Without these essential amino acids, the rate of muscle protein breakdown exceeds that of muscle protein synthesis and you’re going to lose muscle rather than gain it. To safeguard yourself against MPB, ensure you’re getting a minimum of 30g of protein (or more) per meal.

The second half of this picture is carbs—pure gold for bodybuilders. They not only supply a massive pool of immediate energy to power you through even the most strenuous lifts, but they’re also essential for:

  • Replenishing glycogen stores: Glycogen is the major source of fuel during prolonged intense workouts. But when muscle glycogen stores start to decline, the body isn’t capable of using other substrates for fuel (unless you’re metabolically flexible), so you start to fatigue and lose power and strength. But also, no other macronutrient is broken down as quickly and efficiently as carbs to provide an immediate source of energy.
  • Preventing muscle breakdown: Restricting carbohydrates can actually be the downfall of your attempt to build muscle. Insulin is required to shuttle amino acids into muscle cells to bolster MPS, but when insulin levels are kept low due to carb restriction, amino acids can’t get into cells to do their job. You may maintain muscle, but you’re not going to build it.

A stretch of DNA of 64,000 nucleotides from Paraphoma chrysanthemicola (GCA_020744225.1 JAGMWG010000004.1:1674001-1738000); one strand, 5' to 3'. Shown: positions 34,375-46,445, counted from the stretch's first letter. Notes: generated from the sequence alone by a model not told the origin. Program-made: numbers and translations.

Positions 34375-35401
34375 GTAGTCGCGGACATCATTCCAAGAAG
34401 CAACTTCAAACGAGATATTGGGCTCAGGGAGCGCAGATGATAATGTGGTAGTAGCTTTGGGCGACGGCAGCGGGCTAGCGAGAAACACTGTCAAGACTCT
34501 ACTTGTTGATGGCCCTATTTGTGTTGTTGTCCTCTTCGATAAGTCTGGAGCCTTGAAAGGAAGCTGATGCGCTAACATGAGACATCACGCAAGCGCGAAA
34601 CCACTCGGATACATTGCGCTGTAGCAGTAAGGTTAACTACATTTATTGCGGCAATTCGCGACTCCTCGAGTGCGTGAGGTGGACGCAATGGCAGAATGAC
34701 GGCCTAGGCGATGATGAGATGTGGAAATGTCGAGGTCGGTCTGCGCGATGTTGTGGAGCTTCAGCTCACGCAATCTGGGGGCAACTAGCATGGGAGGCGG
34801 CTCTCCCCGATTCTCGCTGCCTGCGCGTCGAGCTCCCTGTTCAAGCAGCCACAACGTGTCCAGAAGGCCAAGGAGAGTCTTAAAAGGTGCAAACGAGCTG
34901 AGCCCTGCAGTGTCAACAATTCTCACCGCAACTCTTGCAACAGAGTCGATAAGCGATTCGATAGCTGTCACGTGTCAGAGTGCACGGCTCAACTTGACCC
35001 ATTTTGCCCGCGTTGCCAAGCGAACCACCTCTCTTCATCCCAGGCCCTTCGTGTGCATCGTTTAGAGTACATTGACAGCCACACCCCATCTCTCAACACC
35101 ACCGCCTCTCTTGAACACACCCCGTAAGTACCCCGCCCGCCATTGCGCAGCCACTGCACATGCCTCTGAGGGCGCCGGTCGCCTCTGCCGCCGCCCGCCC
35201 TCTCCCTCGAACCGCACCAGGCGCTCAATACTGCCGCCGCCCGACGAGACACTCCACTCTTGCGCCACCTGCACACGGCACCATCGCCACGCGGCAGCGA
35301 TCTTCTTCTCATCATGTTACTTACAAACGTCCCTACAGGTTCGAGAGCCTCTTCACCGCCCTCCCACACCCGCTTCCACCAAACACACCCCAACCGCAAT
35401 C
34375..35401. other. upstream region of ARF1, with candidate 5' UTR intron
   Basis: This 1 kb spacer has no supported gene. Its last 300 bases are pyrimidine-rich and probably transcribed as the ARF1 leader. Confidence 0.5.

• Supporting recovery: Carbs for muscle recovery is a double whammy. The primary role of carbs pre- or post-workout is to replenish glycogen stores. When your body doesn’t have adequate glycogen to tap into for exercise, it releases cortisol, a powerful catabolic hormone. What cortisol does is essentially eat up muscle tissue to supply amino acids that can be converted into glucose through a process called gluconeogenesis, thereby raising glucose levels. The net result? Muscle tissue loss. But when you consume enough carbs post-workout, it increases insulin levels, which not only shuttles amino acids into your cells, but insulin is also an anabolic hormone. As such, high insulin helps drive nutrients into your cells to repair damage and stimulate growth.